Eight Delicious Goth Covers Of Mainstream Hit Songs

The Halloween season is upon us, which means that the powers that be have let Gothtopia run amuck just a bit in bringing you music of a darker persuasion.

Usually, Gothtopia and the Wife With One F would be at Numbers on Halloween vaccinating ourselves for snakebites with vodka and cranberry and doing the Stomp the Bat Dance, but the unfortunate truth is that a lot of goths just don't take Halloween as seriously as we'd like. They tend to wear the same clothes they always wear rather than actual costumes, and usually use October as a chance to stock up on skull decorations and cheap spider shirts from Target.

So we'll be partying with the normals this year, and in preparation, Gothtopia has thoughtfully put together a party mix of spooky covers of mainstream songs in order to get the gathering in the properly pagan mood.

Emilie Autumn, "Girls Just Wanna Have Fun":

Not for when the guests start arriving, but, you know, when the party freakin' starts? That's when you need to bust out Ms. Autumn's half Baroque, half Gaga cover of Cyndi's Lauper's classic pop hit. It's got just the right mix of weird and regular weekend fare to set the mood for some Halloween shenanigans.

Granted, depending on the quality of your guests, there might some grumbling over a harpsichord. No one gets drunk or herpes when a harpsichord is playing, but if you have better-bred acquaintances they'll love this track.

Inkubus Sukkubas, "Paint It, Black":

Fresh from the polite company of Emilie Autumn, we move into the more abrasive conversation of Inkubus Sukkubus and their orchestral, metallic rendition of The Rolling Stones' "Paint it Black." Since everyone who listens to the Stones is already going to hell, there is absolutely no reason not to goth up some of their songs as long as it's done with style and panache. We doubt anyone could doubt that Inkubus Sukkubus has both on loan from the devil himself.

Celldweller, "Tragedy":

If you're going to turn a Bee Gees tune into a goth cover, "Tragedy" is definitely where you should start. The original song already sounds like a collaboration between Ex-Voto and Europe with its bittersweet synths and enthusiastic sadness. Covering "Tragedy" is one of the most sensible moves in pop music.

When Steps did it in 1998, the single sold more than all three of their previous singles combined. Detroit industrial group Celldweller hasn't reached that level yet, but only good things come from summoning the awesome powers of the Bee Gees.

Dope, "You Spin me Round":

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See, this one is right on the line. While Dope's angry Midwest industrial take on the song is undeniable dark and spooky, Dead or Alive's original version was already treading the line between pop and goth, sort of like Depeche Mode. It's also a song that has been done thoroughly to death, but if you need some filler for that spooky party mix, you could do a lot worse. [Ed. Note: We like this version better than Adam Sandler's in The Wedding Singer.]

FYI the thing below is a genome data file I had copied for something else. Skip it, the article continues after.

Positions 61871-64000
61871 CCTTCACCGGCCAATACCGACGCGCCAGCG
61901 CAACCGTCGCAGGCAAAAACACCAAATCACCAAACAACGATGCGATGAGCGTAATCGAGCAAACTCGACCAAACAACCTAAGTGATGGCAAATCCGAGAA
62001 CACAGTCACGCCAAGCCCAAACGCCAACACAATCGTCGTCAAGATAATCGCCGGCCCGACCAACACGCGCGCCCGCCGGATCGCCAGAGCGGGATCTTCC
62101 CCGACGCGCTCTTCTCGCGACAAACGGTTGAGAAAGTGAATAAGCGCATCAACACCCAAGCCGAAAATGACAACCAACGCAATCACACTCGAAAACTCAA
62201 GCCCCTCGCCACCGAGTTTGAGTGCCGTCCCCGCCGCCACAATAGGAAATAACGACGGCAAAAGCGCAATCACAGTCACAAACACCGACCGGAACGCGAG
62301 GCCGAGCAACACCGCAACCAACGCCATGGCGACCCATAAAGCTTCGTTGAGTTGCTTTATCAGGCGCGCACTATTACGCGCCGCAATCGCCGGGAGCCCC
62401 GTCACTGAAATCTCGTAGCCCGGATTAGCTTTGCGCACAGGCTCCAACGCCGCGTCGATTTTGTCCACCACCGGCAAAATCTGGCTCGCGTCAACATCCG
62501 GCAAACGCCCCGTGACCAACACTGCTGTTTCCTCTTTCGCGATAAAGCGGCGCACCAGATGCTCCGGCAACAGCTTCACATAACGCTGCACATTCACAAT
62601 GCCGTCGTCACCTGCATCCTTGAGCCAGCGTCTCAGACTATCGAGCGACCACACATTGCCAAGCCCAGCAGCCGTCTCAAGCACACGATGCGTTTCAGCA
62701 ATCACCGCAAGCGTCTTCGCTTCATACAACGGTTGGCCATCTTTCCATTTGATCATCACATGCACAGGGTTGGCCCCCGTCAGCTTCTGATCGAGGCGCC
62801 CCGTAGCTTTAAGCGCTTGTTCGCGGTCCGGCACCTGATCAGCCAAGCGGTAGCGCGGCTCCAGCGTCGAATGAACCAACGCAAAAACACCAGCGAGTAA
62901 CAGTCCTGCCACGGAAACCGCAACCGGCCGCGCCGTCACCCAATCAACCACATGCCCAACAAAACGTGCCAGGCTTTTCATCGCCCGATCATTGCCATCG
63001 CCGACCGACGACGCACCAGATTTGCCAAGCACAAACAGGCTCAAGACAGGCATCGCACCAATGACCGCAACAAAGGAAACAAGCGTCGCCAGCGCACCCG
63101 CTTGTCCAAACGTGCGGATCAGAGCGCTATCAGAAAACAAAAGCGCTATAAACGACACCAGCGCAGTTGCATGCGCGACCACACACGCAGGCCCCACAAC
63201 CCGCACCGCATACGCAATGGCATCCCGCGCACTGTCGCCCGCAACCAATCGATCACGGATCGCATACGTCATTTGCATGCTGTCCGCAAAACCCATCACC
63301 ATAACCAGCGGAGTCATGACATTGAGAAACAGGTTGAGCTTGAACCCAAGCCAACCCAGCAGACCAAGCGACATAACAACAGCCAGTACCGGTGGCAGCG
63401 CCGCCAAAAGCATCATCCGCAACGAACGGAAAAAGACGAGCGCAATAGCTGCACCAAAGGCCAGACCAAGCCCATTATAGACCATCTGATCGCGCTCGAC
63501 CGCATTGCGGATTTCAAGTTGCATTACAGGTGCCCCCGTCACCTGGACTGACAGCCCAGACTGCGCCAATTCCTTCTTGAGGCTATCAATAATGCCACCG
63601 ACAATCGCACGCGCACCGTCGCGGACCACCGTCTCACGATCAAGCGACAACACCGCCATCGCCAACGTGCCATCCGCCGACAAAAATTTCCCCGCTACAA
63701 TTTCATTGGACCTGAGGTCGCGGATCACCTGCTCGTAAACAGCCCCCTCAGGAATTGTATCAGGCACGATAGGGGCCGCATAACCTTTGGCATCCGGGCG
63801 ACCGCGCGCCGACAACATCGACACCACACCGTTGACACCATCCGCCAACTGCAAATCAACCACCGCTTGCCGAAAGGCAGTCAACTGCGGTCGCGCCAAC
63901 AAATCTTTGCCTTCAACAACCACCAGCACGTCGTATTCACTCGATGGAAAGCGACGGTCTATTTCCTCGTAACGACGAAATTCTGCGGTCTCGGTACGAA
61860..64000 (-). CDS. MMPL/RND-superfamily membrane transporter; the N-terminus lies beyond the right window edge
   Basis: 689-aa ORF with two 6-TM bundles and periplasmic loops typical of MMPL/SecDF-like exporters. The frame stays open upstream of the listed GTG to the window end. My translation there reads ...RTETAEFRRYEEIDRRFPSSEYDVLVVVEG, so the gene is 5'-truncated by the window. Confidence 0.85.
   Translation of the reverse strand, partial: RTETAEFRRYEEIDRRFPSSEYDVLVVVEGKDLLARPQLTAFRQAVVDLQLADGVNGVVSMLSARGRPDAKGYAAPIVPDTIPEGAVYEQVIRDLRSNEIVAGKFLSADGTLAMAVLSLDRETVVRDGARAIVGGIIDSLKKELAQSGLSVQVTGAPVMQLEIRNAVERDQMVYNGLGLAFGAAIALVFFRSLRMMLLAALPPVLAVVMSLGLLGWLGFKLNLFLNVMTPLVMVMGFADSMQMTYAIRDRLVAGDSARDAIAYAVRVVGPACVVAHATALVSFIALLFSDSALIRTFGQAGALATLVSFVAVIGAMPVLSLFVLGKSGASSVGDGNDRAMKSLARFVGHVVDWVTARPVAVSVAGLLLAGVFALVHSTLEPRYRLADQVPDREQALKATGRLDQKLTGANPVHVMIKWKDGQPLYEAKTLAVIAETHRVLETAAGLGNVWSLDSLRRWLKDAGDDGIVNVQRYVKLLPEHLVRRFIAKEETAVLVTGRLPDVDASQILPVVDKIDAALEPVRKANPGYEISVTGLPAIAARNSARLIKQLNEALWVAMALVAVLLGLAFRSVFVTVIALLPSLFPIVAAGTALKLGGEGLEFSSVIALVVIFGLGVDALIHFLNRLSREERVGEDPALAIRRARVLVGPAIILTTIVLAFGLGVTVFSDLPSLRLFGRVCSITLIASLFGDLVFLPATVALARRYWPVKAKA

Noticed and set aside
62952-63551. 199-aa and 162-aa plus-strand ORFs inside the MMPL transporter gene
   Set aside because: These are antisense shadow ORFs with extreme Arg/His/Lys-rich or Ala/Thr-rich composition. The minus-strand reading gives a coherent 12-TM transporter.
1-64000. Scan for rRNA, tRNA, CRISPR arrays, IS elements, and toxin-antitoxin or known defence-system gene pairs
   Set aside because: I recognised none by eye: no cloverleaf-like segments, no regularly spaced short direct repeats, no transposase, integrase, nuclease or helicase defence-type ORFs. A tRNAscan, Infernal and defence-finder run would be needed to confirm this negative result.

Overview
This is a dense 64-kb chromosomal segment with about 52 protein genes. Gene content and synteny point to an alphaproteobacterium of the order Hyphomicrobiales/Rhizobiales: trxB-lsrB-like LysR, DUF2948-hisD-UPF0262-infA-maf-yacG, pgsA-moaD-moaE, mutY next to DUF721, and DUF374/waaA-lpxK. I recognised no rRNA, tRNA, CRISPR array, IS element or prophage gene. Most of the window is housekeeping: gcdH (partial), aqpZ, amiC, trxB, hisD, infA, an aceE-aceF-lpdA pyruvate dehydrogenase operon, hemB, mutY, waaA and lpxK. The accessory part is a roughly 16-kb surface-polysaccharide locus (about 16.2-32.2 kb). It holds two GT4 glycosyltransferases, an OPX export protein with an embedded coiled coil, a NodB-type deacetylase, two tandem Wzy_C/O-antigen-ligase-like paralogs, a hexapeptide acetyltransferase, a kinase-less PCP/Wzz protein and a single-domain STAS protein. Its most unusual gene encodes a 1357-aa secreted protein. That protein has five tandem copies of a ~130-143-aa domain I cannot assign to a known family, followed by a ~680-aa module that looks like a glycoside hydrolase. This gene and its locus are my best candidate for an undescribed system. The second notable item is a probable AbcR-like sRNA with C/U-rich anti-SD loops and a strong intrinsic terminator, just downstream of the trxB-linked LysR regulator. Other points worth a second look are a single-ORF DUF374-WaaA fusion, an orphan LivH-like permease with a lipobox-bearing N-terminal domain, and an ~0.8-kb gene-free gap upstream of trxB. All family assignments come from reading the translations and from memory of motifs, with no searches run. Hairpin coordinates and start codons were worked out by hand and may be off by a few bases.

Lords of the New Church, "Like a Virgin":

One of the lost arts these days is the art of the ironic cover. When the hulking manbeast that was Type O Negative's Peter Steele busted out the transsexual rock opera anthem "The Angry Inch," we can be assured from the victims of his sexual circus act that is was done very ironically. Likewise, when a band like Lords of the New Church takes on Madonna's "Like a Virgin," you can be assured their intentions are the polar opposite of pure.

Love Like Blood, ""Heroes"":

Like "You Spin me Round," this one is debatable as a goth crossover cover. While David Bowie is not goth in and of himself, Gothtopia has yet to find a single goth who wasn't a fan of the Thin White Duke, especially the three albums that make up his Berlin Trilogy. What self-respecting vampire wouldn't want to live off cocaine and milk in Germany while recording iconically bizarre music? Still, kudos to Love Like Blood for not mucking it up like The Wallflowers.

Faces of Sarah,

"...Baby, One More Time":

A good cover is good, An ironic cover is better, but it's when you take a mindless pop tune and turn it into an ustoppaable juggernaut of complete non-suck that you know that the art of playing other people's music has been taken to its absolute apex. Nowhere is this better show than in Faces of Sarah's absolutely showstopping goth metal version of Britney Spears's biggest hit. No other cover brings so unlistenable song to such dizzying heights.

The Mission, "Dream On":

In a just world, Wayne Hussey would be where Bono is, and Bono would be singing in a pub in Dublin for free drinks. The former Sisters of Mercy guitarist and leader of the criminally underrated Mission has been laying down what should have been some of the greatest goth-crossover rock and roll ever done. Anyone denying that has never heard The Mission do "Deliverance." We're gonna end this playlist with The Mission's incredible version of Aerosmith's "Dream On."

Eat it Steven Tyler, you American Idol prostitution whore.

Jef With One F is the author of The Bible Spelled Backwards Does Not Change the Fact That You Cannot Kill David Arquette and Other Things I Learned In the Black Math Experiment, available now.

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